A revised Australian Charter of Healthcare Rights to be launched today encourages people receiving health care in Australia to actively engage in decisions about their care with their healthcare provider.
The second edition of the Charter, developed by the Australian Commission on Safety and Quality in Health Care, describes rights that apply to people in all healthcare settings across Australia and reflects an increased focus on person-centred care.
The Charter outlines what every person can expect when receiving care and describes seven fundamental rights including: access, safety, respect, partnership, information, privacy and giving feedback. Its use is embedded in the National Safety and Quality Health Service (NSQHS) Standards that all hospitals and other acute health services must meet to stay accredited.
“Today’s release marks the first major update to the original Charter, adopted by Australian Health Ministers in 2008. The inaugural Charter was a landmark document and the second edition builds on that strong foundation,” said Commission Chair Professor Villis Marshall AC.
“Community attitudes to health are constantly evolving and we reviewed the Charter through that lens, to ensure it reflected what the wider community believe are their appropriate healthcare rights in today’s landscape, and to clarify areas that required further explanation.
“The new Charter explains a patient’s rights to privacy in practice, it expands on the importance of informed consent and open disclosure, and it reflects the increased focus of the medical profession on partnering with the consumer in the delivery of health care in Australia,” said Professor Marshall.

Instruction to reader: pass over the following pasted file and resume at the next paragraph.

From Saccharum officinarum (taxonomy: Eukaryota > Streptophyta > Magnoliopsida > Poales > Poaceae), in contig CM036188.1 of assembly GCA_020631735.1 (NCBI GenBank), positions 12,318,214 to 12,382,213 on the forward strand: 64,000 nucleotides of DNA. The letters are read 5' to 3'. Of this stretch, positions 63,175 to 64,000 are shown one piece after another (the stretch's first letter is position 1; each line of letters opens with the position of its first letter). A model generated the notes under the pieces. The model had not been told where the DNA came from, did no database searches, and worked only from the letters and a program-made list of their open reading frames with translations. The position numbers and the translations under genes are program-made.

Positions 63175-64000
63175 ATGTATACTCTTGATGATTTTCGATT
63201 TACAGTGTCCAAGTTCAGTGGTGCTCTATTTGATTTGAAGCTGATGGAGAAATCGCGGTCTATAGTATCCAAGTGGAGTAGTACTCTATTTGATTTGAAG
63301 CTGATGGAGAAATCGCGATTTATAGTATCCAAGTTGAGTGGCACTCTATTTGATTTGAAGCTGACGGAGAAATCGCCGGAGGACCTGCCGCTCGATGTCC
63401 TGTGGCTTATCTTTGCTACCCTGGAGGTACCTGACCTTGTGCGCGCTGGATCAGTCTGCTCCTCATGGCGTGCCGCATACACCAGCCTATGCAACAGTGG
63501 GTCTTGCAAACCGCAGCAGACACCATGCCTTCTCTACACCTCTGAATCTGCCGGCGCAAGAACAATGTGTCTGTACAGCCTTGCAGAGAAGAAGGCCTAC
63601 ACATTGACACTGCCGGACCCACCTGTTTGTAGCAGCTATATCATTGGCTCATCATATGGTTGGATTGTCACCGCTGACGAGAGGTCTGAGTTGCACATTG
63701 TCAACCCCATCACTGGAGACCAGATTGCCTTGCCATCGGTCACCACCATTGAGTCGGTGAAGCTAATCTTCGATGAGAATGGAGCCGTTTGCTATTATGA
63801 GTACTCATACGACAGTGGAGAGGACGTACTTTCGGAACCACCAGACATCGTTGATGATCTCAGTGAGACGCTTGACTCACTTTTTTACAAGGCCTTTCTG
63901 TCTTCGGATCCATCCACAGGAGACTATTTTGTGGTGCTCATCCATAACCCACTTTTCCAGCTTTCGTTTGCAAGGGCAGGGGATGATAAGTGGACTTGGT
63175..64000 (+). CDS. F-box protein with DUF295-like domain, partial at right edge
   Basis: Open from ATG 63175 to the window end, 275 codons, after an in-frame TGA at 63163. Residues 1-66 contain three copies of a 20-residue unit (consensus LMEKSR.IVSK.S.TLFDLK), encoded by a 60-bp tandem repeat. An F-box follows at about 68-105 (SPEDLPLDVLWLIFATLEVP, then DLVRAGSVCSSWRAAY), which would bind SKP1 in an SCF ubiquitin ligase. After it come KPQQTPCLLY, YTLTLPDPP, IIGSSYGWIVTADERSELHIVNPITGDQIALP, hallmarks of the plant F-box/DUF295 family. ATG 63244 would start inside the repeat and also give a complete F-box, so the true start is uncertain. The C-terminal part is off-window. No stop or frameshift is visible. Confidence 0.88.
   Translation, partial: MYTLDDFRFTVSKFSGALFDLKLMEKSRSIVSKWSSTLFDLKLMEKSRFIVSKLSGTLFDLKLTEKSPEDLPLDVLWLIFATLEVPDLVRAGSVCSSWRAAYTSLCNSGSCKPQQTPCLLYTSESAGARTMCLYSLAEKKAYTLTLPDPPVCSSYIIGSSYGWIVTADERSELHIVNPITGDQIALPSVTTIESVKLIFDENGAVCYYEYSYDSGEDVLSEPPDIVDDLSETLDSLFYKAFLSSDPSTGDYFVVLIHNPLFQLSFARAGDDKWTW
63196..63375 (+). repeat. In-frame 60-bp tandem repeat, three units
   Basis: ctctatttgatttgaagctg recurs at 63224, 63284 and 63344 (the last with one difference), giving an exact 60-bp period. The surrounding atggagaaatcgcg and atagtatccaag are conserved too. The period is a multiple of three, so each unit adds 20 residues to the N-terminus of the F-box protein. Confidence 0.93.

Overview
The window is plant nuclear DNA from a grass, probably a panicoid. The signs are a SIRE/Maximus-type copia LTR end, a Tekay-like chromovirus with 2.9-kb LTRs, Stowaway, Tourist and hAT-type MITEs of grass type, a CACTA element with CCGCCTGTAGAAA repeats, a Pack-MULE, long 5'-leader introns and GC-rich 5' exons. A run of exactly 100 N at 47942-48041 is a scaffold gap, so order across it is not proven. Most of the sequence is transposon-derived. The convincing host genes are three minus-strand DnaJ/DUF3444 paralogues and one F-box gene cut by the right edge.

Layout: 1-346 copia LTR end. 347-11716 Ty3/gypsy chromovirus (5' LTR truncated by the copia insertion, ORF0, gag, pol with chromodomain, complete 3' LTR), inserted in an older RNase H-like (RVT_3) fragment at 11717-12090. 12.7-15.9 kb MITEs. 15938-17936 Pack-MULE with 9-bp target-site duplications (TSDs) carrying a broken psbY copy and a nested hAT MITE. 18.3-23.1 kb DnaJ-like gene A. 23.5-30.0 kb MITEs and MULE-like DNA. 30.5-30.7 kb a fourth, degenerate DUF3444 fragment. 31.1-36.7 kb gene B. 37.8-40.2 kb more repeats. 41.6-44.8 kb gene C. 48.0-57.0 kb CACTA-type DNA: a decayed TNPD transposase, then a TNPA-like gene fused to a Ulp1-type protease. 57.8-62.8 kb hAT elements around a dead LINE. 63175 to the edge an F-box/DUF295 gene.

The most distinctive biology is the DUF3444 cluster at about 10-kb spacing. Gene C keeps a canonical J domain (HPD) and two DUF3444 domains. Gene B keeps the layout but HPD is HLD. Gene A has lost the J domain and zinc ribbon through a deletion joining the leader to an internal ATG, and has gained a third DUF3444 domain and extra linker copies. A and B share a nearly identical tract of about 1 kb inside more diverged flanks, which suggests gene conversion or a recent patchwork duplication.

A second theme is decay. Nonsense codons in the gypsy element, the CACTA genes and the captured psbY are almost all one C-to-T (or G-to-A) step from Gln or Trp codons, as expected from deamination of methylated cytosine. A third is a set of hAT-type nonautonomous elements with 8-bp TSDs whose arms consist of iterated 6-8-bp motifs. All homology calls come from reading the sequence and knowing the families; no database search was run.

Consumer groups and advocates have welcomed the renewed focus that a new Charter brings on the rights of patients, their families and carers.
“Australia is among a small number of countries to have a Charter of Healthcare Rights. The Charter helps crystallise what consumers can expect from their health care. These attitudes and expectations will continue to evolve and grow and the Charter will evolve with them, and that is a good thing,” said Melissa Fox, Chief Executive Officer of Health Consumers Queensland.
“We look forward to the Charter coming to life through its promotion and use throughout health services and the community.”
Dr Grant Davies, South Australia’s Health and Community Services Complaints Commissioner, explained: “In practical terms, the Charter provides a set of clear directions to consumers of how they can participate in the health care they receive. It encourages consumers to be equal partners in that healthcare delivery and it also makes health service providers aware of what their obligations are with consumers.
“We want people to really engage in their health care and have legitimate expectations about what that health care looks like and how they experience it. With many of the complaints we receive, things have gone wrong due to poor communication. A Charter of Healthcare Rights sets an expectation for consumers that they have a right to be informed about their health care, services and treatment in a way that they understand,” said Dr Davies.
The Charter also assists healthcare professionals, who can use it to discuss with patients their rights when using the healthcare system. The Commission has developed resources to support healthcare providers when discussing patient rights.
The second edition Charter will be launched by Professor Marshall today via a live-streamed event in Sydney. This will feature a panel discussion with Commission Clinical Director Associate Professor Amanda Walker, SA Complaints Commissioner Dr Grant Davies, CEO of Health Consumers Queensland’s Melissa Fox, and Executive Director, Nursing Services at Princess Alexandra Hospital Adjunct Associate Professor Veronica Casey. Health advocate and singer Luke Escombe will host the online event.
Tune in at 1:00pm AEST today, Thursday 8 August. To register for the webcast and